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What Killed Steve Jobs?

October 25, 2011

Brit Trogen

 

A war is being waged in the world of science, ignited by the recent passing of Steve Jobs. It's an age-old battle: conventional medicine versus alternative treatments, and it started with a single post to the question and answer forum Quora, by cancer expert Ramzi Amri: Why did Steve Jobs choose not to effectively treat his cancer?

 

The question, and its answer, set off a firestorm of debate. According to Amri, on receiving his diagnosis, a relatively mild cancer in comparison to the "dreaded pancreatic adenocarcinoma," Steve postponed surgical treatment for nine months, opting instead to undergo alternative treatments. This, in Amri's reasoning (which I recommond reading in its entirety), was tantamount to slow suicide, allowing the cancer to take hold that would eventually take his life.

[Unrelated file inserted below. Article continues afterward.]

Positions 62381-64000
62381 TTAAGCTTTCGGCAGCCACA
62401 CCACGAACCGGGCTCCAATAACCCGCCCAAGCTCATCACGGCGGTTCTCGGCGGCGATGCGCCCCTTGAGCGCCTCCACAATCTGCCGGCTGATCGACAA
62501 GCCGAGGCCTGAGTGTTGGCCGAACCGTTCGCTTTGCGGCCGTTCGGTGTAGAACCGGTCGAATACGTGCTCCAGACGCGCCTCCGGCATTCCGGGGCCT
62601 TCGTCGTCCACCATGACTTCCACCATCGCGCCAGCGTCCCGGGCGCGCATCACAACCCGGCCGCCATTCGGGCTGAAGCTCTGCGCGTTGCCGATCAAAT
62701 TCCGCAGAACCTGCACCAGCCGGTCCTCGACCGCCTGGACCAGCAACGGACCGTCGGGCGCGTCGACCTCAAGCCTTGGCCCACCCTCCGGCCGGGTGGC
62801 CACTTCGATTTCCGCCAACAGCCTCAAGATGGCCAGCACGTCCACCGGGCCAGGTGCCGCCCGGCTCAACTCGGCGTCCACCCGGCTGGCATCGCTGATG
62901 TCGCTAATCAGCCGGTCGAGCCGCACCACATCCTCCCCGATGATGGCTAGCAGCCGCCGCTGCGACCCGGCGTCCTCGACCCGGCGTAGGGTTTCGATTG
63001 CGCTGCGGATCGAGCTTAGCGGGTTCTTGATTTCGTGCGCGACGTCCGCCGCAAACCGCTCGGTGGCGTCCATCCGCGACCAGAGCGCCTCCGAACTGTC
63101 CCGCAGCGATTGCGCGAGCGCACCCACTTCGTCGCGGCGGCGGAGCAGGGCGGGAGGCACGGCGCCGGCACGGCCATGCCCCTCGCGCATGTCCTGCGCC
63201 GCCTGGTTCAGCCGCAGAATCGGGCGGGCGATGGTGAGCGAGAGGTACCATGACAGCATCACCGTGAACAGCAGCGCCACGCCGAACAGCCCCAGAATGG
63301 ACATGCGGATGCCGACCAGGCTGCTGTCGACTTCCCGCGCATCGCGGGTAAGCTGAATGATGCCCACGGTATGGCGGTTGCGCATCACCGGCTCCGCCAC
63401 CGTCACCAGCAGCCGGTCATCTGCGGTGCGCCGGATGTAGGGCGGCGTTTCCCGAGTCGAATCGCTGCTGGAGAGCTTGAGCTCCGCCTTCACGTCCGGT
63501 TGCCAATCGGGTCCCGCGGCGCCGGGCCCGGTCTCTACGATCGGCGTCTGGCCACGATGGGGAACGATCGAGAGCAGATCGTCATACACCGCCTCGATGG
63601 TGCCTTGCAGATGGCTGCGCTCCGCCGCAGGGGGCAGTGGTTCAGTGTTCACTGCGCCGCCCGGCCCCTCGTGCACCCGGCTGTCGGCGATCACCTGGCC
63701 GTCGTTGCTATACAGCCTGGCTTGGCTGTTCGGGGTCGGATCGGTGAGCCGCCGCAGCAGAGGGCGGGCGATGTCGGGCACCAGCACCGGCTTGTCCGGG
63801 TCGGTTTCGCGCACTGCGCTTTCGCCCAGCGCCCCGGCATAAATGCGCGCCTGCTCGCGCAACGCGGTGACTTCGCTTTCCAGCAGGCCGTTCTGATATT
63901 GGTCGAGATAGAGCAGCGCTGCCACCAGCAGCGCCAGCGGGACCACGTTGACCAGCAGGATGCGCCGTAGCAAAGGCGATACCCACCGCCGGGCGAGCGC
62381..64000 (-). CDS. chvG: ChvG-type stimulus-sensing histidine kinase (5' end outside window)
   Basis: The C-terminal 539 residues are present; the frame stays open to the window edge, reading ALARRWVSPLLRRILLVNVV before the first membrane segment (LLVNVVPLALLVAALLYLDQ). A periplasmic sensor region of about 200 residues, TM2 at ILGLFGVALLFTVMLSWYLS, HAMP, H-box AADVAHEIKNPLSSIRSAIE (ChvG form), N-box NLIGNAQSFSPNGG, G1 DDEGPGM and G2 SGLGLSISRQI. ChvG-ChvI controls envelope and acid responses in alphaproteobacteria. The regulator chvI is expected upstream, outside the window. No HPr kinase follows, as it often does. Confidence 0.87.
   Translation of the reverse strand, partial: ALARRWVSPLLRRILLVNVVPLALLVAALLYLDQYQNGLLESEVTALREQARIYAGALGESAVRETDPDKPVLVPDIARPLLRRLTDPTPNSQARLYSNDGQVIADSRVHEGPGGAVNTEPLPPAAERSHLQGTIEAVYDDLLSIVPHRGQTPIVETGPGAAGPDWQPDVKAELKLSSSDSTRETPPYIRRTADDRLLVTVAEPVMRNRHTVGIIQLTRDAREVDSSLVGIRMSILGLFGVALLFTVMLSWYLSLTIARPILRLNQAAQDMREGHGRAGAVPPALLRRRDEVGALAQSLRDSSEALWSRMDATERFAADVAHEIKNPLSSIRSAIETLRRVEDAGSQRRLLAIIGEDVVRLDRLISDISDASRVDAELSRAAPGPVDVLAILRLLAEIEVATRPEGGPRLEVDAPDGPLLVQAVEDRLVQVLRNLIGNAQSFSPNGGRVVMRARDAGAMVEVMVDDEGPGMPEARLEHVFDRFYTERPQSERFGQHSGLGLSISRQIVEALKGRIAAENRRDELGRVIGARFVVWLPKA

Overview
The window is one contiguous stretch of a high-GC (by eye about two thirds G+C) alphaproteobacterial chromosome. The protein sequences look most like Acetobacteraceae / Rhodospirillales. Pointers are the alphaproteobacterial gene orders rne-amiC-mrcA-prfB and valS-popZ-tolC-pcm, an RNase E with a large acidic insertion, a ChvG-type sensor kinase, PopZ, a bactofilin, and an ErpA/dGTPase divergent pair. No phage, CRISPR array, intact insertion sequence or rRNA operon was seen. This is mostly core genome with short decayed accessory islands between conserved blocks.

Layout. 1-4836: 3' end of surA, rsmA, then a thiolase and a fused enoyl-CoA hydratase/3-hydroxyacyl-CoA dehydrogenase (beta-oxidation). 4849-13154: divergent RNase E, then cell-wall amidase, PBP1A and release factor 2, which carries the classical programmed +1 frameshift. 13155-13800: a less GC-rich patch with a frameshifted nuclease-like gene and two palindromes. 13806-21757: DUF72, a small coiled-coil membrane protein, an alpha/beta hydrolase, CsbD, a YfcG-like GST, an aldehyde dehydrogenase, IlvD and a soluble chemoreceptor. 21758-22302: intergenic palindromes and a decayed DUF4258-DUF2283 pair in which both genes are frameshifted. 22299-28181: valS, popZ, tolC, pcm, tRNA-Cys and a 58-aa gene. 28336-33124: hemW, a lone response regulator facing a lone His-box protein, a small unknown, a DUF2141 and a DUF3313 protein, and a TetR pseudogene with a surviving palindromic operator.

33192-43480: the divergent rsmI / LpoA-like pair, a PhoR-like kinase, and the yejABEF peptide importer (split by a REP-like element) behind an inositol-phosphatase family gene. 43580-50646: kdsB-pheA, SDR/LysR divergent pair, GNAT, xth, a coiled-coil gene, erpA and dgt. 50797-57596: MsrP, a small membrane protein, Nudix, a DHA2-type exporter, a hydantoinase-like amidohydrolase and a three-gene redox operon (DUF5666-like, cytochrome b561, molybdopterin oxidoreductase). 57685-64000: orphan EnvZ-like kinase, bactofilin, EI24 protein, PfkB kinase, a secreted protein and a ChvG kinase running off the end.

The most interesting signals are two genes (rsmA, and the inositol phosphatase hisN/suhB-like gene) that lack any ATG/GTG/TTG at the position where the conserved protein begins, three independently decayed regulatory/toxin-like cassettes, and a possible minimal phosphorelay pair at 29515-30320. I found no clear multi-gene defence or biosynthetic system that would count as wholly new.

It's a heart-wrenching prospect. But it didn't take long before for others to start pitching in with arguments that while Amri's scenario was theoretically possible, no one yet knows the details of Jobs' illness, and it's therefore impossible to determine how much of a difference nine months delay might have caused, if any, in his chances of survival.

 

Later, however, in an interview with 60 Minutes, Jobs' biographer Walter Isaacson revealed that the decision to try alternative treatments was one that Steve strongly regretted, and that in fact, by the time he did go in for surgery, the cancer had spread to tissues around the pancreas (Another more tempered view on the saga here). 

 

Having followed this story from its beginning, I've found myself feeling incredibly sad and angry, because for all the times that someone claims that alternative treatments can do no harm, there are hundreds of cases just like this one. And if this story proves anything, it's that even the most rational and brilliant minds can be lured in at their most vulnerable by utterly false claims.

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